Opportunities In The Cuban Oil & Gas Sector

Opportunities In The Cuban Oil & Gas Sector

 

On the occasion of the annual Havana International Fair (FIHAV) the Ministry of Foreign Trade and Foreign Investment of Cuba (MINCEX) publishes the Foreign Investment Opportunities Portfolio, in which the Cuban State sets out various high priority sectors for foreign investors. At the end of 2014, the tourism and real estate sector comprised 52% of foreign investment in the country, followed by energy and mining (11%), industry (10%), food (5%), transportation (5%), sugar (5%) and construction (4%).

The model for foreign investment is still largely involves joint venture companies (50% of investments), and international economic association contracts (45%), with 100% foreign owned companies only making up 5%. The limited presence of the totally foreign capital company model, specifically targeting individuals acting on their own, has led Cuban subsidiaries of foreign companies to urge Cuba to prioritize this model; especially in industrial and infrastructure development projects, and turnkey contracts for engineering and construction.

 

In recent decades, Cuban extraction of crude oil and natural gas has been growing due to the government’s programs and joint operations conducted with foreign companies from Canada, France, Brazil, Sweden and Spain. The limitations for companies considered U.S Persons must be noted, as these companies need prior authorization from the Office of Foreign Assets Control (OFAC) and U.S technology and/or U.S components cannot exceed 25% of the total makeup of equipment. This has been seen by the Spanish energy and petrochemical multinational REPSOL, which has had to use Chinese technology and apply a corporate structure that meets international sanctions rules imposed by the U.S. in order to carry out its investments in Cuba’s energy sector.

 

The Cuban economy is heavily reliant on oil, and as domestic production is insufficient they depend on imports to ensure their economic and social development. Cuba imports 53% of the oil they use, annually they produce 4 million tons, and according to the Cuban Ministry of Energy and Mines 96% of electricity generation comes from oil. To this we must add the reliance on state energy grants. According to sources at the National Assembly of People’s Power (ANPP), in Cuba, one household consumes on average 180 kWh / month, and pays 36 Cuban pesos (CUPS), equivalent to 1.23 Euros. However, for the Cuban State the energy generation process is six times more expensive and the residential sector is the largest consumer of electricity. The Cuban strategy is based on the reduction of the island’s dependence on crude; from 48.35% today to 32% in 2030; from 15% to 5% of its fuel in power stations; from 18% to 9% in vehicle fuel; and the current 4.2% to 1% in diesel. In terms of renewables, it is expected to increase wind energy production from 0.1% to 5% of the whole; and biomass from 3.5% to 14%.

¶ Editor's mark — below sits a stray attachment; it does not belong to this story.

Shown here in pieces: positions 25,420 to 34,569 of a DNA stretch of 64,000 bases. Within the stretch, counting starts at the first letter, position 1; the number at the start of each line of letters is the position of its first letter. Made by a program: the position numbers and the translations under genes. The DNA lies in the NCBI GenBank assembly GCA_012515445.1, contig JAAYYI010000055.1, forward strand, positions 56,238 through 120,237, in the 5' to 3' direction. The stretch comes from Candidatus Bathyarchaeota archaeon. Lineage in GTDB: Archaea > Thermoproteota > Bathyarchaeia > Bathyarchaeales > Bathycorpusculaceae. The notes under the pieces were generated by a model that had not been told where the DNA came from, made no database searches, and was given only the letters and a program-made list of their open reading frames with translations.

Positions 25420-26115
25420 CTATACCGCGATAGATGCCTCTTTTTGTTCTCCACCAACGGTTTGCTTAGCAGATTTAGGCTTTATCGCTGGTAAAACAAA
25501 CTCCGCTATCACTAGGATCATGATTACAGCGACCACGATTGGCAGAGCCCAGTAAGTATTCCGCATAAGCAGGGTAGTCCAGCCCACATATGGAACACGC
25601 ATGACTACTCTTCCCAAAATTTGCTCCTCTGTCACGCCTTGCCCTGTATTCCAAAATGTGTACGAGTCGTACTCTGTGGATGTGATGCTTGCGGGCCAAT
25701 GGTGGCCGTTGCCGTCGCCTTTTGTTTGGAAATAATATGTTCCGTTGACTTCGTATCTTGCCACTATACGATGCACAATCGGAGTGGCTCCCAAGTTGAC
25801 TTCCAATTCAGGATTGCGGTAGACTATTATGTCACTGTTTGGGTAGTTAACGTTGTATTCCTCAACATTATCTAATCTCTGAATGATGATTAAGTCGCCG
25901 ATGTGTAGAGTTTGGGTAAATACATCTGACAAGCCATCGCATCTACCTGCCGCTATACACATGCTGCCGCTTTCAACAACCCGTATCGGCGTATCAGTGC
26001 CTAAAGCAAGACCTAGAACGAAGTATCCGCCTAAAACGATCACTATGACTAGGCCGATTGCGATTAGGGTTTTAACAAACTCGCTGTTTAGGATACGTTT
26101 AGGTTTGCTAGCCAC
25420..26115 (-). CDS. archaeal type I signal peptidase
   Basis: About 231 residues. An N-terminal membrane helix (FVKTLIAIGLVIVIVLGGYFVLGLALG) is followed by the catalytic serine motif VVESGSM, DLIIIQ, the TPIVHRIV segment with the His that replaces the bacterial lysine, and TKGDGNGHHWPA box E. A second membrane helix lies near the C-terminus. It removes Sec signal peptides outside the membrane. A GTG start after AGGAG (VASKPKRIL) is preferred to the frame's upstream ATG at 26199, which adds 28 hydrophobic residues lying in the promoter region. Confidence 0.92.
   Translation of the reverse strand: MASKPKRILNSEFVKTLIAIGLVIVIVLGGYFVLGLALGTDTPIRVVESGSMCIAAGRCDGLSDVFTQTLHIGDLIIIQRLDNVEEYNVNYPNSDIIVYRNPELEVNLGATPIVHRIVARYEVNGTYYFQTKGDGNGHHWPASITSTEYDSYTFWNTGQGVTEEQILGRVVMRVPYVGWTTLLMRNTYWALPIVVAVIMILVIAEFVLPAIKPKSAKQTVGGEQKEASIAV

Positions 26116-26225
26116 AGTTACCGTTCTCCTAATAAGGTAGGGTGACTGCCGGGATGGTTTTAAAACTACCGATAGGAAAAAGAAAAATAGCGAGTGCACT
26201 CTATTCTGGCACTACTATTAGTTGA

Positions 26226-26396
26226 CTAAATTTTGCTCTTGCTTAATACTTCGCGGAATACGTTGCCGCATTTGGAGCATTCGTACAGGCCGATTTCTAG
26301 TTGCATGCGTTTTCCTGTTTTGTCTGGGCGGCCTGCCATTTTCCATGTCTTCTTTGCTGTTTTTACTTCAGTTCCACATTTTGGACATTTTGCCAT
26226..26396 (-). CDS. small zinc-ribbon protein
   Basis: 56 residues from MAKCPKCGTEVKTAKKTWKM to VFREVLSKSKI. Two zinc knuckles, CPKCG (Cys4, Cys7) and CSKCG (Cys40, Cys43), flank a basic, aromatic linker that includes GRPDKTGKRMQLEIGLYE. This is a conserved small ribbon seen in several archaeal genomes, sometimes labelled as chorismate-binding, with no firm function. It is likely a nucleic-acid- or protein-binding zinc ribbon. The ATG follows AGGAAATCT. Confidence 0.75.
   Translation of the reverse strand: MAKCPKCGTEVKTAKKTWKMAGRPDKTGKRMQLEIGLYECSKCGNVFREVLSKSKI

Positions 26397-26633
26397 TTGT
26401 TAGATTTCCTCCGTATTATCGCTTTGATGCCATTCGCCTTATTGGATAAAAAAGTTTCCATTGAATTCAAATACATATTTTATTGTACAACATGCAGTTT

Cuba has geological reserves of approximately 6 billion barrels of oil and 100,000 km2 of the Cuban territory is favorable to oil exploration, in addition to its deposits located in shallow and deep waters. Most of the deposits constitute extra heavy oil, although there are also reserves of light oil, medium and very light. Cuba has thirteen retail companies, three oil production companies, four refineries (Nico Lopez in Havana, formerly of Shell; Hermanos Diaz in Santiago de Cuba, formerly Texaco; Camilo Cienfuegos a joint venture with the Venezuelan Cuvenpetropol; and Sergio Soto, in Cabaiguán), and sixteen companies that offer various services within the sector with 24,000 highly skilled workers, most of them having studied in centers in Canada (NAIT), Mexico (NORIA and TEXIMPET), Venezuela (PDVSA and AIVEPET), Brazil ( PETROBRAS), China (CPTDC) and Norway (PETRAD).

 

Currently there is a continued drilling of gas and oil of about 4 million tons annually, of which 3 are by oil companies (19 billion barrels) and 1 by gas companies, with 100 million cubic meters of natural gas a year. The latest Portfolio, published by the Government, proposes four projects in this regard; three oil exploration risk and production sharing, two of which would be in shallow waters and in the Exclusive Economic Zone in the Gulf of Mexico, and one in onshore blocks, making a total of 85 blocks. Finally, MINCEX has also proposed a secondary recovery in operating oil fields where drilling with conventional methods is not possible- in the provinces of Mayabeque and Matanzas. They will all be formalized through international economic association contracts for exploration and production sharing and secondary recovery. Cuba also has opportunities in liquefied natural gas (LNG) with plans for a regasification plant with the capacity to process two million metric tons a year.

In all these cases, the Cuban party in the deals will be Union Cuba-Petroleo (CUPET), a Cuban State organization responsible for meeting the supply of fuels to the domestic market, consisting of 41 companies, five of them joint venture companies, and authorized to carry out both upstream and downstream

operations.

 

 

José María Viñals Camallonga

Partner and Director of International Operations

LUPICINIO INTERNATIONAL LAW FIRM

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